Welfare Fund applications fast-tracked as SUSI delays continue

As a result of the delays in processing the Student Universal Support Ireland (SUSI) grant applications, there has been an “unprecedented rise” in the number of applications to the Student Welfare Fund, according to Students’ Union Welfare Officer Mícheál Gallagher.

The Student Welfare Fund is an emergency fund, designed for students who are experiencing financial hardship as a result of unforeseen circumstances such as illness, bereavement in the family, or sudden and unexpected unemployment.

The Student Welfare Fund committee and Dr Martin Butler, the Vice- President for Students, have decided students experiencing financial difficulties arising as a result of the delays in SUSI grant payments can now apply for the Student Welfare Fund, as “UCD is very concerned by the hardship caused.”

Applications made as a result of the SUSI delays will be “fast-tracked” according to Gallagher, “to make sure students aren’t stressed financially during the most critical point of the year: exam time.” This money will be paid in the same manner as all Student Welfare Fund grants, and students will not be expected to pay back the money to the Fund once their SUSI grant payment is processed.

This decision was taken when those in charge of the SUSI system admitted that though they hope to have the majority of the applications processed and paid by the end of the year, a large number of them will be left unpaid into the New Year. Gallagher explained: “Several government ministers have already indicated now, including Minister Quinn, that a high number of SUSI applications won’t be processed until January… This money is for the students because they are experiencing direct financial hardship at the moment and it’s designed to help them get through their exams.”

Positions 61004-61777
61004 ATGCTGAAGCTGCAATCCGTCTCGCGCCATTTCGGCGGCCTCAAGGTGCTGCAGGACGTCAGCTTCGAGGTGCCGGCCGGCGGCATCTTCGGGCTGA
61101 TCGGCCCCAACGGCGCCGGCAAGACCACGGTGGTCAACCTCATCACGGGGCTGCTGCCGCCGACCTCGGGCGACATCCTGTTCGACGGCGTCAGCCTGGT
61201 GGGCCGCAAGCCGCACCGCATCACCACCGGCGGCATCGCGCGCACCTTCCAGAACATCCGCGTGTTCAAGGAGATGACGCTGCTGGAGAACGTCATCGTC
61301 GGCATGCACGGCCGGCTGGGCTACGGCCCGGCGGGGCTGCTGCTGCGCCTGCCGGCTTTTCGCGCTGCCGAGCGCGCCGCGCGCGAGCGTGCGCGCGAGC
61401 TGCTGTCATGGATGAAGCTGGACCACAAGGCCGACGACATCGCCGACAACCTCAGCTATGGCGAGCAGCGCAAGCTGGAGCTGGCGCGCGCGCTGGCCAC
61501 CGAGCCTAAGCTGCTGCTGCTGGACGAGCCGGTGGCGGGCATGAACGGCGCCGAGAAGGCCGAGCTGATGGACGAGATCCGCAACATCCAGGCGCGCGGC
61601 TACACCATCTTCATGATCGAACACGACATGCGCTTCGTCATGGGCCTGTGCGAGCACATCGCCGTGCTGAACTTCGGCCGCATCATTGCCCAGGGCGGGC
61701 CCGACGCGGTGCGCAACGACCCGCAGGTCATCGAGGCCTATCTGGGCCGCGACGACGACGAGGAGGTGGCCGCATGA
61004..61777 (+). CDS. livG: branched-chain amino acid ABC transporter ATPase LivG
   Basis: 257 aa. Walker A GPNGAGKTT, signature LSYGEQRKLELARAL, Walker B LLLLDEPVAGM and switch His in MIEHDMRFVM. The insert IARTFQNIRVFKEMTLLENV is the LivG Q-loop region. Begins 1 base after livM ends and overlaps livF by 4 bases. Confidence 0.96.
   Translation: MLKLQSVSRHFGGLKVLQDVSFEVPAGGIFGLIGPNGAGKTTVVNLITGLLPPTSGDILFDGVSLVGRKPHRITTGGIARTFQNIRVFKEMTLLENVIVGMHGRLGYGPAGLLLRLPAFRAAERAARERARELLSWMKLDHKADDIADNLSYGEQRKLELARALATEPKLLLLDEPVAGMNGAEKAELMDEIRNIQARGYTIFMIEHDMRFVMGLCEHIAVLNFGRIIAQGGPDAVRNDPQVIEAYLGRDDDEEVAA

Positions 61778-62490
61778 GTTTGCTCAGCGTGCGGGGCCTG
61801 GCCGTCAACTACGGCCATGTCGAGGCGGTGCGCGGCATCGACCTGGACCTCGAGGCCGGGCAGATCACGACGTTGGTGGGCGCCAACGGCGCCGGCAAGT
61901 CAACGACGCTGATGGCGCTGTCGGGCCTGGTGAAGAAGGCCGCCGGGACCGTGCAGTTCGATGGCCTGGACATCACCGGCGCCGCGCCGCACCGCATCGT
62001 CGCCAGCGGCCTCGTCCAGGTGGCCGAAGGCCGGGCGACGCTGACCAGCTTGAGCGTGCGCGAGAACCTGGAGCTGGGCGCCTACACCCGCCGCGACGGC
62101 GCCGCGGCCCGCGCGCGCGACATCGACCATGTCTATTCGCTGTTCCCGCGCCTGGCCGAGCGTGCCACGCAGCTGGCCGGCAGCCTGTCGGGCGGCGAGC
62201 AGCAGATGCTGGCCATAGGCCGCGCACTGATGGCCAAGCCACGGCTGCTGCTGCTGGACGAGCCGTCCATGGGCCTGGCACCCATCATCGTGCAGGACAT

As well as fast-tracking Welfare Fund payments, the decision has been taken to reintroduce the Student Assistance Fund, which wasn’t due to run this year as there was no chairperson for the committee and there was a delay in allocating the money for the fund from the European Social Fund (ESF). The money has, up until now, been administered through the Welfare Fund, however, this only allows for unexpected hardship.

This proved a problem for the committee who are now allocating a portion of the ESF money to a means-tested Student Assistance Fund. Gallagher explained: “We decided that the distinction needed to be brought back in because there are a lot of students who are facing hardship, not because of any unexpected circumstances. There was a need for a fund that’s there to assist students who are experiencing financial hardship just due to a direct reflection of their current economic situation; so expectedly having no money.”

The Student Assistance Fund will be operating and accepting applications from this week, with the information about the fund being circulated through an all-student email from Dr Butler as soon as applications open. It will be administered online, with applications being submitted through SIS Web, as has been the case for the last number of years. This is in contrast to the Welfare Fund, which accepts applications via the Welfare Officer.

UCD Students’ Union will be running a campaign in the first week of the second semester to help students learn to cope with financial strain, and to assist them in budgeting upon receiving their overdue grant payment in one single payment. Gallagher commented: “It’ll include a cheap lifestyle guide on how to spend money sensibly … Also we’re inviting MABS (Money, Advice and Budgeting Services) in to do workshops for these students who are getting their SUSI grants in one unexpected payment.”